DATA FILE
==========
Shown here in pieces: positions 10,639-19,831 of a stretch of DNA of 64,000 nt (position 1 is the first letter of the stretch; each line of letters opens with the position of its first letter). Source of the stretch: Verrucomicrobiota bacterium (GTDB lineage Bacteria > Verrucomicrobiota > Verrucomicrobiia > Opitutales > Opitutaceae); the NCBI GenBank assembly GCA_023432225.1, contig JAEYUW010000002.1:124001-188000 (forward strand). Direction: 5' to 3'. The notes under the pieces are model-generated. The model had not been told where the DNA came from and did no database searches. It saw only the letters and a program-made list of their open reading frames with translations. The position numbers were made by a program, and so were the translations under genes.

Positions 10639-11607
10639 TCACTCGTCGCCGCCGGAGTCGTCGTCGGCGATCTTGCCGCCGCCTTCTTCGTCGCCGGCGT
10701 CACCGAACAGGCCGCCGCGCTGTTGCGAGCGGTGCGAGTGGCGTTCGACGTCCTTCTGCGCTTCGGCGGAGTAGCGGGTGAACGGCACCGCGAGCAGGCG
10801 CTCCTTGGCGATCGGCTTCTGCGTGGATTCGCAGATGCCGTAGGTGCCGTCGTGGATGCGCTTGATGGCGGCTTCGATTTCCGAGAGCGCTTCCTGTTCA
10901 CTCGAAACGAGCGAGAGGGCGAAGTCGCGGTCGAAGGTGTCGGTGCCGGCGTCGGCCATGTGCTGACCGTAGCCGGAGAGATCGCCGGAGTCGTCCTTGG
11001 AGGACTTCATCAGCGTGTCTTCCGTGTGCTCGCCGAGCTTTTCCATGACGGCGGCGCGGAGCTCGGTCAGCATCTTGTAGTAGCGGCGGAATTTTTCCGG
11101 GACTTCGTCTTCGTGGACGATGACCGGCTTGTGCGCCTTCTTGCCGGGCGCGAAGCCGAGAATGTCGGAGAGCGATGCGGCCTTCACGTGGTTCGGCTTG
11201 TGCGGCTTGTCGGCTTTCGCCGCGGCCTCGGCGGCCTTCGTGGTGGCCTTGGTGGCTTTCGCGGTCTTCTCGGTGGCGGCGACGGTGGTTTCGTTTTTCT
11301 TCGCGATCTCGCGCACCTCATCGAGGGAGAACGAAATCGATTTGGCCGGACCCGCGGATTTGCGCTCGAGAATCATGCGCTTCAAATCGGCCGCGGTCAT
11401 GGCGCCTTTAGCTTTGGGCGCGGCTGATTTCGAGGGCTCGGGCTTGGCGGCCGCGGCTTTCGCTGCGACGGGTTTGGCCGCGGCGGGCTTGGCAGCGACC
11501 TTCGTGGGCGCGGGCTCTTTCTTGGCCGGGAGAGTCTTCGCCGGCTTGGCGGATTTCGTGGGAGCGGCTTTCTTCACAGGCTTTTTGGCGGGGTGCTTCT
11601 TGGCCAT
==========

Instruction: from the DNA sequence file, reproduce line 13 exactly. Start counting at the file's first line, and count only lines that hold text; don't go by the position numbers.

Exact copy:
11601 TGGCCAT